The report, "Impacts of Ocean Acidification on Coral Reefs and Other Marine Calcifiers," warns that oceans worldwide absorbed approximately 118 billion metric tons of carbon between 1800 and 1994. Oceans are naturally alkaline, and they are expected to remain so, but the interaction with carbon dioxide is making them less alkaline and more acidic. The increased acidity lowers the concentration of carbonate ion, a building block of the calcium carbonate that many marine organisms use to grow their skeletons and create coral reef structures.

"This is leading to the most dramatic changes in marine chemistry in at least the past 650,000 years," says Richard Feely, one of the authors and an oceanographer at NOAA's Pacific Marine Environmental Laboratory (PMEL) in Seattle.

The report follows a workshop funded by the National Science Foundation and the National Oceanic and Atmospheric Administration, and hosted by the U.S. Geological Survey Integrated Science Center in St. Petersburg, Florida. [...]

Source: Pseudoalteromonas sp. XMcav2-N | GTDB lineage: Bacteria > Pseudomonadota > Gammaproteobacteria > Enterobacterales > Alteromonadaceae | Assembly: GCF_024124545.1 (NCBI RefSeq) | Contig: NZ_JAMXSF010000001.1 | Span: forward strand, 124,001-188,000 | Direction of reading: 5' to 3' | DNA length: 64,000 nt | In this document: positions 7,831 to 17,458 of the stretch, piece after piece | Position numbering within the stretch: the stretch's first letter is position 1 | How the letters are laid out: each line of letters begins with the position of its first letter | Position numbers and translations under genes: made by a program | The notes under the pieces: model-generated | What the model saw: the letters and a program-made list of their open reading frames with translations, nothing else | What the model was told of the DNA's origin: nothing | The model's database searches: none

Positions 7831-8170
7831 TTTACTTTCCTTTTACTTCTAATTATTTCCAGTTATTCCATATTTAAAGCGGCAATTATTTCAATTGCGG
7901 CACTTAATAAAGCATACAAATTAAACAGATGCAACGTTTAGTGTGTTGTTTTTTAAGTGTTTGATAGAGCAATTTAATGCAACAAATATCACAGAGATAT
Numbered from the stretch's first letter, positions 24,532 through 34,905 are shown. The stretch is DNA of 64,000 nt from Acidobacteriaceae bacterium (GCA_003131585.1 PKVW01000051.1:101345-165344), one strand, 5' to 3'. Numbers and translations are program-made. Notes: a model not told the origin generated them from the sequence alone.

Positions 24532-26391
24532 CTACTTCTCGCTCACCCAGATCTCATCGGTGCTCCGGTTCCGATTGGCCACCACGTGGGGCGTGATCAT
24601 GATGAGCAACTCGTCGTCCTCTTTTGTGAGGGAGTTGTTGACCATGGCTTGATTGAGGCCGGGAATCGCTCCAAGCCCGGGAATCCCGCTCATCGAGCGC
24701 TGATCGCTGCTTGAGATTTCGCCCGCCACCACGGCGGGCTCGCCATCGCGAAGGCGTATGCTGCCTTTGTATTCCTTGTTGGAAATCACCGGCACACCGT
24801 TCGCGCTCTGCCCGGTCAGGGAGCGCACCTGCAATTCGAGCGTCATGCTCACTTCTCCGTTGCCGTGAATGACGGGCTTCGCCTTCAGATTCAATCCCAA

Read the full article published on the University Corporation for Atomspheric Research website


WATC Shoot in May 2006

May 24, 2006

Plankton Productions successfully tendered for and was contracted to do a major HD promotional shoot of Ningaloo Reef for the West Australian Tourism Commission. The shot list we were given requested scenes of our underwater model Yasmine swimming with Manta Rays, Whale Sharks, Turtles, Giant Sand Rays, Cuttlefish, Baitfish Schools, Coral, Reef Fish and whatever we could find.

Read the full news item and view production photos here →

New Website Launched pic #

June 6, 2005 is an online commentary based climate awareness weblog. Climate scientists regularly contribute articles offering detailed responses and often clarification on global climate related news stories.

Visit the RealClimate website →


Journey to Antarctica

April 21, 2005

Antarctica - a huge, remote, pristine, mysterious, frozen wilderness continent, even today quite inaccessable to humans except for the few who dare and are lucky enough to venture there. A place that challenges a nature photographers imagination.

Only during a few short summer months is it possible to briefly access its outer edges by ship before a long winter with howling gales and blizzards closes in once again. David, with Filmmaker Toni Davis, secured rotating berths on Linblad Cruises SS Endeavour.

Altogether 5 voyages to the south were undertaken by David, Lucy, Toni and ProCams Ian Bates along with Richard Todd of Aquarius Productions.

Read the full news item and view sample imagery here →